Here are more motivational poems.
by Nan Terrell Reed
They told me that Life could be just what I made it
Life could be fashioned and worn like a gown;
I, the designer, mine the decision
Whether to wear it with bonnet or crown.
And so I selected the prettiest pattern
Life should be made of the rosiest hue
Something unique, and a bit out of fashion,
One that perhaps would be chosen by few.
But other folks came and they leaned o’er my shoulder;
Someone questioned the ultimate cost;
Somebody tangled the thread I was using;
One day I found that my scissors were lost.
And somebody claimed the material faded;
Somebody said I’d be tired ere ’twas worn;
Somebody’s fingers, too pointed and spiteful,
Snatched at the cloth, and I saw it was torn.
The World Is Against Me
By Edgar A. Guest
“The world is against me,” he said with a sigh.
“Somebody stops every scheme that I try.
The world has me down and it’s keeping me there;
I don’t get a chance. Oh, the world is unfair!
When a fellow is poor then he can’t get a show;
The world is determined to keep him down low.”
“What of Abe Lincoln?” I asked. “Would you say
That he was much richer than you are to-day?
He hadn’t your chance of making his mark,
And his outlook was often exceedingly dark;
Yet he clung to his purpose with courage most grim
And he got to the top. Was the world against him?”
“What of Ben Franklin? I’ve oft heard it said
That many a time he went hungry to bed.
He started with nothing but courage to climb,
But patiently struggled and waited his time.
He dangled awhile from real poverty’s limb,
Yet he got to the top. Was the world against him?
“I could name you a dozen, yes, hundreds, I guess,
Of poor boys who’ve patiently climbed to success;
All boys who were down and who struggled alone,
Who’d have thought themselves rich if your fortune they’d known;
Yet they rose in the world you’re so quick to condemn,
And I’m asking you now, was the world against them?”
By Edgar A. Guest
To live as gently as I can;
To be, no matter where, a man;
To take what comes of good or ill
And cling to faith and honor still;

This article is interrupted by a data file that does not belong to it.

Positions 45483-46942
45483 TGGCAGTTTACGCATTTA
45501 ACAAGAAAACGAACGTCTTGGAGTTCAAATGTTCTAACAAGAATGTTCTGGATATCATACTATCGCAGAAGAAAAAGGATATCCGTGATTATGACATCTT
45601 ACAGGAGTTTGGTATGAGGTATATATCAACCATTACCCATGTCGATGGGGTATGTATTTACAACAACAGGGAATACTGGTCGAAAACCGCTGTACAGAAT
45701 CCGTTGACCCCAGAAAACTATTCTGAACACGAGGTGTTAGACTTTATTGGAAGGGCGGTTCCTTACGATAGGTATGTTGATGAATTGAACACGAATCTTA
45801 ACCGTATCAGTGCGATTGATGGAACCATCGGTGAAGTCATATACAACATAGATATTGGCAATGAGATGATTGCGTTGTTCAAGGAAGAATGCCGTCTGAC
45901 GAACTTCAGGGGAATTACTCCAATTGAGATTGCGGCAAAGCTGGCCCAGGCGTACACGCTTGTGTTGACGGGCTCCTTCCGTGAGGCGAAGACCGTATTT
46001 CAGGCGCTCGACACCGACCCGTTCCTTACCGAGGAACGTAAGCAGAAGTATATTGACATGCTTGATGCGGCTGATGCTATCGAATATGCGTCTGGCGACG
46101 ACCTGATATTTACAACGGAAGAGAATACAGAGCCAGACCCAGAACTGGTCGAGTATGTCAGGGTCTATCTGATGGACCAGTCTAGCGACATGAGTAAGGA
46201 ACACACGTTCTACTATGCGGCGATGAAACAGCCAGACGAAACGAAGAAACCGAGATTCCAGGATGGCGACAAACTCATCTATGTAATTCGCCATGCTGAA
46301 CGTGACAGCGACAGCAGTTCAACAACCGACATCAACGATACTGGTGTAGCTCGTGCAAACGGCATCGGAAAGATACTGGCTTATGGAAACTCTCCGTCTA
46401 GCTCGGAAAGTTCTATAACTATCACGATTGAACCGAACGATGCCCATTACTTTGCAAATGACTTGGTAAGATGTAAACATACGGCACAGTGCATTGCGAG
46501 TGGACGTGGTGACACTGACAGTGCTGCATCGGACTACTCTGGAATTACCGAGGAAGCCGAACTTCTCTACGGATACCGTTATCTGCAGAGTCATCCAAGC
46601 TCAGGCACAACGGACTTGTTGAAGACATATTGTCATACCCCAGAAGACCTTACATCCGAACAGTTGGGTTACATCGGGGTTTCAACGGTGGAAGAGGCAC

To do my best, and let that stand
The record of my brain and hand;
And then, should failure come to me,
Still work and hope for victory.
To have no secret place wherein
I stoop unseen to shame or sin;
To be the same when I’m alone
As when my every deed is known
To live undaunted, unafraid
Of any step that I have made;
To be without pretense or sham
Exactly what men think I am.
To leave some simple mark behind
To keep my having lived in mind,
If enmity to aught I show,
To be an honest, generous foe,
To play my little part, nor whine
That greater honors are not mine.
This, I believe, is all I need
For my philosophy and creed.
Things Work Out
By Edgar A. Guest
Because it rains when we wish it wouldn’t,
Because men do what they often shouldn’t,
Because crops fail, and plans go wrong
Some of us grumble all day long.
But somehow, in spite of the care and doubt,
It seems at last that things work out.
Because we lose where we hoped to gain,
Because we suffer a little pain,
Because we must work when we’d like to play
Some of us whimper along life’s way.
But somehow, as day always follows the night,
Most of our troubles work out all right.
Because we cannot forever smile,
Because we must trudge in the dust awhile,
Because we think that the way is long
Some of us whimper that life’s all wrong.
But somehow we live and our sky grows bright,
And everything seems to work out all right.
So bend to your trouble and meet your care,
For the clouds must break, and the sky grow fair.
Let the rain come down, as it must and will,
But keep on working and hoping still.
For in spite of the grumblers who stand about,
Somehow, it seems, all things work out.
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